In the early 16th century, the Ottomans expanded into Eastern Anatolia (Western Armenia), and took the town for the first time under Sultan Selim I (r. 1512-1520).[4] Nevertheless, Ahlat remained only loosely under Ottoman control at the time, and it was considered to be a border district with the neighboring Safavid Empire.[4][8] In 1526, during the reign of king (shah) Tahmasp I (r. 1524-1576), Ahlat was in Safavid hands, and its governor was Delu Montasha Ustajlu.[8] In 1548, Ahlat was recaptured by the Safavids, who then sacked it.[4] Under Suleiman the Magnificent's reign (1520-1566), Ahlat eventually became firmly part of the Ottoman Empire.[4] However, "in practise", Ahlat was de facto under the control of various local Kurdish chiefs, until the mid-19th century, when direct rule from the central government was imposed on Ahlat.[4] Vital Cuinet estimated the population of Ahlat at end of the 19th century at 23,700.[4] According to him, seventy percent were Muslims, whereas the rest were Christians, mostly Armenians.[4] When Cuinet passed through the city during this time period, ancient Ahlat was considered to be "abandoned", and was referred to as Kharab Şehir, i.e. "the ruined town".[4] Later, a new town, which had a population of 5,018 in 1961, grew some two kilometers to the east, "on the lake shore".[4]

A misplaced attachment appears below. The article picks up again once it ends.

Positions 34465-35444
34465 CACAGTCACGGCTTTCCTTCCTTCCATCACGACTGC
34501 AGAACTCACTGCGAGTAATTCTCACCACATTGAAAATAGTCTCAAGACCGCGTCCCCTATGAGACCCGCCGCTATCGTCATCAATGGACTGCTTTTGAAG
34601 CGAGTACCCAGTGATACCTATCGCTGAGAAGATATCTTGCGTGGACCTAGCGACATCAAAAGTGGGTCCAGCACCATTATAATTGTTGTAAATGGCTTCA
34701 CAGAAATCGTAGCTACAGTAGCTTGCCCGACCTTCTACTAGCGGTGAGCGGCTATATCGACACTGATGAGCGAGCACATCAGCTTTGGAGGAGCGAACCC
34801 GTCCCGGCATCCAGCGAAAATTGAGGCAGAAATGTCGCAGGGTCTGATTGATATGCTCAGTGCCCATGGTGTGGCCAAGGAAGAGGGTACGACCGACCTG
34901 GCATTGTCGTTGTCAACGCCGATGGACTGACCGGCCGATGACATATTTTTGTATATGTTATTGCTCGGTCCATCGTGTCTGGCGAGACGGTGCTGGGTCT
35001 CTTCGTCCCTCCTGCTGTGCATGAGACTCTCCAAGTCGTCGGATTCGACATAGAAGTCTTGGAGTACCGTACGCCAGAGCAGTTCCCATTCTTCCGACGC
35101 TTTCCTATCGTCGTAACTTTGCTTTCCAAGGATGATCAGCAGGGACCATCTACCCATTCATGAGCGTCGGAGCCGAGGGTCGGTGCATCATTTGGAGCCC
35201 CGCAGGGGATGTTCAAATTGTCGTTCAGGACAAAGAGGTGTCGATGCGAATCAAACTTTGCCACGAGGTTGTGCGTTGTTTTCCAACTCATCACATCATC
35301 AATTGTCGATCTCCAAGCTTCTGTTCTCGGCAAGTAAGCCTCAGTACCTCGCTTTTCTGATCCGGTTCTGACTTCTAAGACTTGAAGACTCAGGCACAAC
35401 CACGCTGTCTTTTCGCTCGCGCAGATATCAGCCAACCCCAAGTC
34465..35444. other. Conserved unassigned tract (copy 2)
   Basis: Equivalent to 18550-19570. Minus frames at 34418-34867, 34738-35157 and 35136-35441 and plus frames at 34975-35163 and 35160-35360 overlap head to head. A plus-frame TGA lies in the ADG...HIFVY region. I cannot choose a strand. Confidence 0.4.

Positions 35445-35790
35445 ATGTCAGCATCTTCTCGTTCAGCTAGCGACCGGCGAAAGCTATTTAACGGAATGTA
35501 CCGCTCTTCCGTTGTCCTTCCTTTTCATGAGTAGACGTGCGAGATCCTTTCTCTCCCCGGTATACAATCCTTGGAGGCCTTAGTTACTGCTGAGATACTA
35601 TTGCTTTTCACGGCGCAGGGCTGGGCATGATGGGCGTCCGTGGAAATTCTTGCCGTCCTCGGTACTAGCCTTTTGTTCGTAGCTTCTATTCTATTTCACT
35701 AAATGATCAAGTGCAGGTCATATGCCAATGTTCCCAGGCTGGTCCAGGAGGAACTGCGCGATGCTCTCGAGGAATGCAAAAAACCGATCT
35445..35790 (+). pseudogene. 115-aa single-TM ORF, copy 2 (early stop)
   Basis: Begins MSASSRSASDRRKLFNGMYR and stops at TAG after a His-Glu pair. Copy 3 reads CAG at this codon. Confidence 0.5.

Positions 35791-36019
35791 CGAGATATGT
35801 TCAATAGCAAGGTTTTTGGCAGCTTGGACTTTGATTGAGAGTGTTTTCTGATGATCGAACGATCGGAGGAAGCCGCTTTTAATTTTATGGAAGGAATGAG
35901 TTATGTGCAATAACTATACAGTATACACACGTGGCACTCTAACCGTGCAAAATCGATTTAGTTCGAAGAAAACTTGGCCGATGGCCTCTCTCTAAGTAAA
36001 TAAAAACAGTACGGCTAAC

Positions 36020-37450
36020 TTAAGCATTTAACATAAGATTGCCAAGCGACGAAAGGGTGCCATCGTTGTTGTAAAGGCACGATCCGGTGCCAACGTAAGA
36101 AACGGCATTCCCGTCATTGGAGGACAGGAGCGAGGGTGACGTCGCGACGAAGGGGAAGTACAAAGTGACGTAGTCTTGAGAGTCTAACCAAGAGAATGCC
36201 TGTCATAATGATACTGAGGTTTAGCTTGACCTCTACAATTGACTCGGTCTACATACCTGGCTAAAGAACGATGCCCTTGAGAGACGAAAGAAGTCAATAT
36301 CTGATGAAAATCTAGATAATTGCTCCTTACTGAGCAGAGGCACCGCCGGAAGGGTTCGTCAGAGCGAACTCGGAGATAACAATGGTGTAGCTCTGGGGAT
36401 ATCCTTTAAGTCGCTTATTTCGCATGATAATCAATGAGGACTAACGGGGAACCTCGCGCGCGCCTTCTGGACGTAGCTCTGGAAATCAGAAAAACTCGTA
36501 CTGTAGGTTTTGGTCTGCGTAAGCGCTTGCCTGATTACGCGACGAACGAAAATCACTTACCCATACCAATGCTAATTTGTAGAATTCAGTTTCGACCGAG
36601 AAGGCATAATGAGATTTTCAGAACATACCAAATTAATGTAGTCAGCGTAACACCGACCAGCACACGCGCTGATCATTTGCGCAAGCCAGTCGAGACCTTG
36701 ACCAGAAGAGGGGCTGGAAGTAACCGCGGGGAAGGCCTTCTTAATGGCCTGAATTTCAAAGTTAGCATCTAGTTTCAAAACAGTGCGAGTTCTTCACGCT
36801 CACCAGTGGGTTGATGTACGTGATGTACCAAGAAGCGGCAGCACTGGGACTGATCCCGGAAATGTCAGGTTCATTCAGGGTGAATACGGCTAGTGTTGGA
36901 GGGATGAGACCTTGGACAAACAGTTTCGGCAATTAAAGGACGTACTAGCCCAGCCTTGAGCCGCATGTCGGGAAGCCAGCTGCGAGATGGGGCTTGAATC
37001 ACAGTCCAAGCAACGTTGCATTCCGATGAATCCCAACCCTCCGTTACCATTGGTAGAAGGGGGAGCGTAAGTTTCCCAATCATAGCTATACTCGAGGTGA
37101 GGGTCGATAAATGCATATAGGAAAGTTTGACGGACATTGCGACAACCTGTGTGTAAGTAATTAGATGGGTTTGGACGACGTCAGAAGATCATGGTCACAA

Ahlat today[edit]

Ahlat and its surroundings are known for a large number of historic tombstones left by the Ahlatshah dynasty, also known as the Shah-Armen, Shah-i-Arman, or Ahlat-Shah dynasty. Efforts are presently being made by local authorities with a view to including the tombstones on UNESCO's World Heritage List,[9] where they are currently listed tentatively.[10]

In recent years, Ahlat also came to be known for the quality of its potatoes, which carved themselves a sizable share in the Turkish agricultural products market.[11]

Climate[edit]

Climate data for Ahlat
Month Jan Feb Mar Apr May Jun Jul Aug Sep Oct Nov Dec Year
Average high °C (°F) 1